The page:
Tuesday, April 1, 2014

The Importance of Being Wicked - Victoria Alexander (Zebra - Feb 2013)

Series: Millworth Manor (Book 2)

For Winfield Elliott, Viscount Stillwell, finding a prospective bride always seemed easy. Perhaps too easy. With three broken engagements to his name, Win is the subject of endless gossip. Yet his current mission is quite noble: to hire a company to repair his family’s fire-damaged country house. Nothing disreputable in that -- until the firm’s representative turns out to be a very desirable widow.

Lady Miranda Garrett expected a man of Win’s reputation to be flirtatious, even charming. But the awkward truth is that she finds him thoroughly irresistible. While Miranda resides at Millworth to oversee the work, Win occupies her days, her dreams…and soon, her bed. For the first time, the wicked Win has fallen in love. And what began as a scandalous proposition may yet become a very different proposal…

Fun book.  Win hires Miranda's company to do repairs on his fire damaged home.  He doesn't expect a woman to show up and run the show.  He finds her incredibly appealing but also very frustrating.  He has pretty firm ideas on where women belong and it isn't a construction site.  Miranda is aware of Win's reputation as a ladies man but is determined to resist his advances.  She has to keep her secret or risk losing all she's worked for.

I liked Miranda a lot.  She wasn't perfect, but she was fun to read.  She has always had a talent for architecture, even though it wasn't an accepted activity for a woman.  The architectural firm that her late husband started was modestly successful, especially with Miranda doing most of the design work.  That work was kept secret because of the expectations of the time.  When he died, Miranda took over running the firm, again making it look like there was still a man in charge.  When the firm is asked to do the repairs on Win's family home, Miranda is thrilled.  It's just the sort of job they need to cement their reputation.  She doesn't expect the attraction she feels for him, or the old fashioned attitudes about women he expresses.  I loved seeing her take him on and completely confuse him.  She has the ability to talk circles around him until he feels he's won an argument - until he stops to think about it and realizes he's lost again.  Miranda has buried herself in her work for so long, since even before her husband's death, that her interactions with Win have the effect of opening her eyes to the fact that she's actually rather lonely.  I loved seeing her come out from behind her walls and enjoy her growing relationship with Win.  She did start to feel guilty about hiding the truth about her company from him and tried to find a way to tell him without risking the future she wanted with him.  I liked seeing the way she acknowledged how much she had changed since her husband's death and the difference it made in the way she looked at her life.  The confidence she acquires from running the repairs stands her in good stead as she also begins to push back against the restrictions of her time.  I loved seeing her stand up to her brothers and finally tell them exactly what she does.  I also enjoyed her conversations with her sister, encouraging her in her own rebellion, and also with Win's mother and her own where her actions encourage them to pursue their own agendas.  I hope to see something of them in the future to see what happens with them.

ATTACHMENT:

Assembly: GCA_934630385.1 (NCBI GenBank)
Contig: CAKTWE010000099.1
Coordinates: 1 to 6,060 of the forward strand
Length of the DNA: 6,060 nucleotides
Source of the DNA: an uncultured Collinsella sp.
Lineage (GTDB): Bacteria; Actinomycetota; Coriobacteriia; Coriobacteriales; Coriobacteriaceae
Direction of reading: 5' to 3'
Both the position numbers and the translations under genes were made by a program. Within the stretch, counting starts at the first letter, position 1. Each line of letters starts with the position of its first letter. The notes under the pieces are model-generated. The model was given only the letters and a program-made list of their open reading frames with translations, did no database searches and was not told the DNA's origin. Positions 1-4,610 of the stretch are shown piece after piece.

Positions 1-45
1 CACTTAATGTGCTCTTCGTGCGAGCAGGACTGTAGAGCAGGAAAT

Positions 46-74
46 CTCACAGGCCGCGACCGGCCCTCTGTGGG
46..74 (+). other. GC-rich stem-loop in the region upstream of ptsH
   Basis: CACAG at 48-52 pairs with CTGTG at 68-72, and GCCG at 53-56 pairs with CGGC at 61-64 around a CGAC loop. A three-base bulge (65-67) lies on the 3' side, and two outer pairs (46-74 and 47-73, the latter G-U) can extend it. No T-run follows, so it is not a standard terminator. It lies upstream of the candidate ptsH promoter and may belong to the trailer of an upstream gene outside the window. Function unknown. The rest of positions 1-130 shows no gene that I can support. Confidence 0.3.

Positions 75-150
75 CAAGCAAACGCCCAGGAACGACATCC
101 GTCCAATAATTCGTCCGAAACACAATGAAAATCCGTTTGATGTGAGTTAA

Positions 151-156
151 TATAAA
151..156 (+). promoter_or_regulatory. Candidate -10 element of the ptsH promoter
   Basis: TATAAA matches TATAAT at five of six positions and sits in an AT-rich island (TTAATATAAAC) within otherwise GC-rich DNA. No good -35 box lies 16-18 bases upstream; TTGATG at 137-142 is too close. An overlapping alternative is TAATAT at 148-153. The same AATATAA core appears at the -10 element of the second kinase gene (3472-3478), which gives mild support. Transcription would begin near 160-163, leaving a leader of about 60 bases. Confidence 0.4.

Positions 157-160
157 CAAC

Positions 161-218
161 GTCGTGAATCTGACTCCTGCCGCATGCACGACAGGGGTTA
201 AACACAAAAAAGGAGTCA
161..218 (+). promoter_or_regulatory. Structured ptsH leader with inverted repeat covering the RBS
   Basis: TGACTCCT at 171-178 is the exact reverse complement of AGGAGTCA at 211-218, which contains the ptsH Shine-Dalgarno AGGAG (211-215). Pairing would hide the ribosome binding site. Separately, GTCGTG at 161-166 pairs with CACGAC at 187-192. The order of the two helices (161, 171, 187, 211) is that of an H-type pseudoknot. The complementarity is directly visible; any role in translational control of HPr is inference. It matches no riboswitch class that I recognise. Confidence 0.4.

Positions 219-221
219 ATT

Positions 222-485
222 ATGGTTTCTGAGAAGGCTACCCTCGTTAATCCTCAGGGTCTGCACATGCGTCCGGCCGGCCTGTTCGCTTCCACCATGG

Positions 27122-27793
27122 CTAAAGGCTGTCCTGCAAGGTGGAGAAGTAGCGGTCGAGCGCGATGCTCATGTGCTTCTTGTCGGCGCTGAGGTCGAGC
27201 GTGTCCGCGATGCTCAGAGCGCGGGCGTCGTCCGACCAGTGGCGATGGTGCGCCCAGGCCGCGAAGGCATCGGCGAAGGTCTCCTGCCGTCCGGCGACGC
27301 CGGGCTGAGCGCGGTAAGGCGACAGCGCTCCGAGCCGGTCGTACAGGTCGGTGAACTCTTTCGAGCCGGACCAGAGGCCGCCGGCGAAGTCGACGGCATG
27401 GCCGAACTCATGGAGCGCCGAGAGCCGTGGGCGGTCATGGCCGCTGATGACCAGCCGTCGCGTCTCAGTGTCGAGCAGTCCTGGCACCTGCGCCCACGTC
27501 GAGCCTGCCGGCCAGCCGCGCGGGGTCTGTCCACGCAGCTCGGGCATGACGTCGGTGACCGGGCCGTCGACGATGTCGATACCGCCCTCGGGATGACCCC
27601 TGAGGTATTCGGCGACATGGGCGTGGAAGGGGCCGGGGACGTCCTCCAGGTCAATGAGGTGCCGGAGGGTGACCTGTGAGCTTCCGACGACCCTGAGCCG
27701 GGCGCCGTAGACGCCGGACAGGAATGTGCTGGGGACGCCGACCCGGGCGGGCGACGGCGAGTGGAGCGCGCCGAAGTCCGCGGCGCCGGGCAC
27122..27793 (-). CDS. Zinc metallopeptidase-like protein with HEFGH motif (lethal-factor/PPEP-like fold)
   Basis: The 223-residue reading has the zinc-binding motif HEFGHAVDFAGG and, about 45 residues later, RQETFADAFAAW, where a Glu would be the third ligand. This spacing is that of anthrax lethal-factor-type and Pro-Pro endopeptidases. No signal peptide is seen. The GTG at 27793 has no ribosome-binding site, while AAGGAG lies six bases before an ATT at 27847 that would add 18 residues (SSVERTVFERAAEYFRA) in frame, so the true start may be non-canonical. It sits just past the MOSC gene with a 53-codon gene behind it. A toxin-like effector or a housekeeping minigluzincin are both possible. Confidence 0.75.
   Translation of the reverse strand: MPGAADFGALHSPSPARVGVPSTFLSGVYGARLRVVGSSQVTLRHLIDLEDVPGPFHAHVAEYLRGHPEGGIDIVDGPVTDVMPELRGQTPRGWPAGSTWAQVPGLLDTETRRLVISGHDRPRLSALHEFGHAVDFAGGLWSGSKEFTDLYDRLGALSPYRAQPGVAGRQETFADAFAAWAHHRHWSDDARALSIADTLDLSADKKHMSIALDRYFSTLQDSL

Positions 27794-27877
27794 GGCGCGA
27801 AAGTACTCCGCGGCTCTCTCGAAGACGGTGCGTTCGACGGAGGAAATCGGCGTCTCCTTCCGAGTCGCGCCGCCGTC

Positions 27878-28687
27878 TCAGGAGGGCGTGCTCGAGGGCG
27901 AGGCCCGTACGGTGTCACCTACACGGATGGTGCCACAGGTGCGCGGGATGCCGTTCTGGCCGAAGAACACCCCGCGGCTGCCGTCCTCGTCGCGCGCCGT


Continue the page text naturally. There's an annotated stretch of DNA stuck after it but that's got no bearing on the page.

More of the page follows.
Win is the type of man who has never had trouble getting a woman.  He is handsome, fun and flirtatious.   He's gotten something of a bad reputation because of his broken engagements, but his behavior lately has been fine.  Miranda's appearance as the person in charge of repairing his home throws him for a loop.  He has no experience with a woman involved in business and finds it contrary to everything he believes.  His blatant disapproval puts him at odds with Miranda and he finds himself in a constant battle with her over the plans for the house.  For the first part of the book he lives up to the title of "twit" that she labels him with.  He constantly tries to outwit her and ends up wondering how she won again.  But the more time he spends with her the more he enjoys their battles and the more he appreciates her abilities.  Pretty soon he's the one defending her to her family.  He begins to realize that she means more to him than any of his fiancees had, but he is cautious about proposing again.  He has insecurities of his own after losing three women and isn't so sure he can trust his judgment.  He also fears coming in second to her late husband.  It was interesting to see the advice he received from his father and his cousin, as well as his mother and how different it was, leaving him even more confused than he had been. 

I liked the story of Miranda's business and the way she was keeping it going.  It was interesting to see what she had to go through in order to hide her involvement.  The secondary story of the elusive Mr. Tempest was good.  I enjoyed Win's determination to find out the truth as a way to protect Miranda after he finally acknowledge her importance to him.  Mr. Tempest's identity was a surprise to me though once revealed it was quite logical.  I loved the glimpses of what it was like for women at that period in time. It was fun to see other's reactions to the truth about Miranda and the effects it had on their lives.  Had so much fun with the men's reactions to the women's activities and plans.

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